Rum Cay is a beautiful little island with very friendly locals. There are only about 60 people living here and we think we have seen about 2/3 of them. The weather has been very nasty and we are waiting here for another weather window so we can head out to Conception Island. There have been alot of cold fronts coming in one after the other since we left Puerto Rico. If you watch the weather and see cold fronts or extreme weather coming of the northeast coasts of the states, that means we will be feeling it here in the Bahamas. By April the weather is supposed to settle down a bit, we are looking forward to that so we can enjoy the many islands left between here and the states.

The settlement here is Port Nelson and is the only one on the island which is 9 miles long and 5 miles at its widest point. It is believed Rum Cay got its name because of a wreck on its shore that carried Rum from an West Indian boat. Sumner Point Marina is located on the southeast corner, and was owned by an Bobby Sumner who sold it but still lives there. He does some amazing carvings out of the coral that he has dug up while he dredged the channels for the marina. He says he has enough to do carvings the rest of his life. His family bought 100 acres in the 1960's. He was one of the sons who finally built the marina.

There are two stores on the island, very small stores with just a few staples, one bar and two restaurants. You have to call ahead to the restaurants to let them know you are coming. We have been here over a week, and although the weather has been pretty nasty we are enjoying ourselves - like that would be hard :)

Conception Island

We arrived here at Conception Island on Thursday, March 29th. We had a great sail over. It is paradise here. It is a small island, 2.75 miles by 2 miles with long beaches and lots of coral reefs. There is one coconut tree, so we can have a coconut everyday. We are the only ones here so far, and hope we can enjoy the beauty and solitude of this island for at least a week, maybe more. The weather is starting to settle and we are hoping that April brings some calmer conditions. It is actually cold here, we wear out sweatpants and shirts in the morning and evening.

Conception is an uninhabited Land and Sea Park under the protection of the Bahamas National Trust. It is a protected nesting site for the green turtle and migratory birds. Yesterday we saw one of the green turtles swimming around the reef. We also saw a dolphin right off our port bow, swimming by around the coral. We were on shore at the time, and didn't want to scare him off with our dinghy motor. Hopefully it will come back and we can try to swim with it.

This island is almost too good to be true. The beaches are long with soft, white sand on the leeward side with some small rocks and islands off the northwest end, even the little island has a sand beach. We can walk across the the end of the island to the windward side where there is another long, white sand beach and off the beach there are coral heads and coral reefs. When the wind dies down and this area gets calm, it will be like a swimming pool. It is shallow and there will be some great snorkeling. At the end of the beach on the windward side are some small cliffs you can climb. Someone who was here before put ropes up so the climbing is much easier. This is also where the one coconut palm tree is. This island is like an adult playground and we haven't even finished exploring yet. It's like we have our own private island - and we are enjoying it.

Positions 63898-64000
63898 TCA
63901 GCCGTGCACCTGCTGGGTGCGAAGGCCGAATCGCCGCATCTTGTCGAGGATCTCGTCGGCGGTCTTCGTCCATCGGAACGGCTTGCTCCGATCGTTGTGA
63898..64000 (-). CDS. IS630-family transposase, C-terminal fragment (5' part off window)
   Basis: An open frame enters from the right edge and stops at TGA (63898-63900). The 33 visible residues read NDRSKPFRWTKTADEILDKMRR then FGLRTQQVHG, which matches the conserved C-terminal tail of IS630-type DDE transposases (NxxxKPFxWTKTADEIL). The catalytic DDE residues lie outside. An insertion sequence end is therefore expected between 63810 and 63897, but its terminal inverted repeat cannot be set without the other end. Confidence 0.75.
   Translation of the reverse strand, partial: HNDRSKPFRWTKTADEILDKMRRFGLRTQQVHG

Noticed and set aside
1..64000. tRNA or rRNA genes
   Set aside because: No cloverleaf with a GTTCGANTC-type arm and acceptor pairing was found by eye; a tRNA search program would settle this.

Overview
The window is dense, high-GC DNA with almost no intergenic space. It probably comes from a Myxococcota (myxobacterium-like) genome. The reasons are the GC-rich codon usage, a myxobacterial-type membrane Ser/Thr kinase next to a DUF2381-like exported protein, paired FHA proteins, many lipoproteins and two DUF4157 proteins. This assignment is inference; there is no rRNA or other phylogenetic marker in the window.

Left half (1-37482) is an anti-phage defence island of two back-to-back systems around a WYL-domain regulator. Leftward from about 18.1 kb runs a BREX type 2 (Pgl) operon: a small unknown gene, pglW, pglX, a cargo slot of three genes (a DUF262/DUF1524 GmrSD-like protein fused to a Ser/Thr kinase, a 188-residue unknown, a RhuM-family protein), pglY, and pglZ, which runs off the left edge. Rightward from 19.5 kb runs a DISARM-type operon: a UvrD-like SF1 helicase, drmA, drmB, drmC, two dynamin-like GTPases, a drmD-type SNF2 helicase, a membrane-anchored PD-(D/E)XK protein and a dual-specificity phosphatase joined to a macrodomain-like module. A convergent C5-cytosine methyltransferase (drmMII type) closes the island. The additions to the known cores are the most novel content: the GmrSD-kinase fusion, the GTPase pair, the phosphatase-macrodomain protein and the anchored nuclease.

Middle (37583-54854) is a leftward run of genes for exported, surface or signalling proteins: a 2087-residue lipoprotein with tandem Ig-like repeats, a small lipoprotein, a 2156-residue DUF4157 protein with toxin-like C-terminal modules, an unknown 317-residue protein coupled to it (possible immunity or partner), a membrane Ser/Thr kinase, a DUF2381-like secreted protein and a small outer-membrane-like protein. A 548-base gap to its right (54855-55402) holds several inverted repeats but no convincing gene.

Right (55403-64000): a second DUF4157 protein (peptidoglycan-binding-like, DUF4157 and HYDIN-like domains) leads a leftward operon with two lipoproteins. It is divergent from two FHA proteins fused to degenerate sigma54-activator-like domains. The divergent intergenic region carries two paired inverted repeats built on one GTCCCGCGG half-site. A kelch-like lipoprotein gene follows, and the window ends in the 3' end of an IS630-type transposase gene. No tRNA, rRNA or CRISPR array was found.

We wish we could post some pictures for your to see, but we have not internet connections. As soon as we can we will share some with you. Until the next time. Cheers, Mike and Kim on Ka'imi.

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Friday, March 16, 2007

Mayaguana to Rum Cay

We finally left the Caicos on Saturday, March 10th and headed to Mayaguana. It's the first island in the Bahamas when your traveling west. We checked in and stayed there until the weather cleared today. We are now enroute to Rum Cay, we should arrive there tomorrow (Saturday) before noon. We have some settled weather today and tomorrow early, but another cold front will pass us up tomorrow around noon, and behind that will be another week of very heavy winds and high seas. We chose Rum Cay because it looks to have good protection from the ENE & NE winds that should be hitting us and it should be a nice little island to check out, beaches, ruins and a few little restaurants.

The settlement of Abraham's Bay, Mayaguana, where we checked into the Bahamas is a small, quaint town. The Settlement's Administrator was in a small office about a 1/2 mile down the road from the beach. He was the Administrator, the Customs & Immigration officer, and we think the postmaster and a few other things too. The residents there were very friendly!!

Rum Cay is a bit smaller and has one Settlement called Port Nelson, they do have a Marina here so we may get fuel and some much needed laundry done. There are only 50-60 people on this island. After Rum Cay, we will do a day sail over to Conception Island.

Hope you all are doing good, we'll update the blog with pictures when we have an internet connection....Cheers Mike and Kim

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Thursday, March 08, 2007

Providenciales, Caicos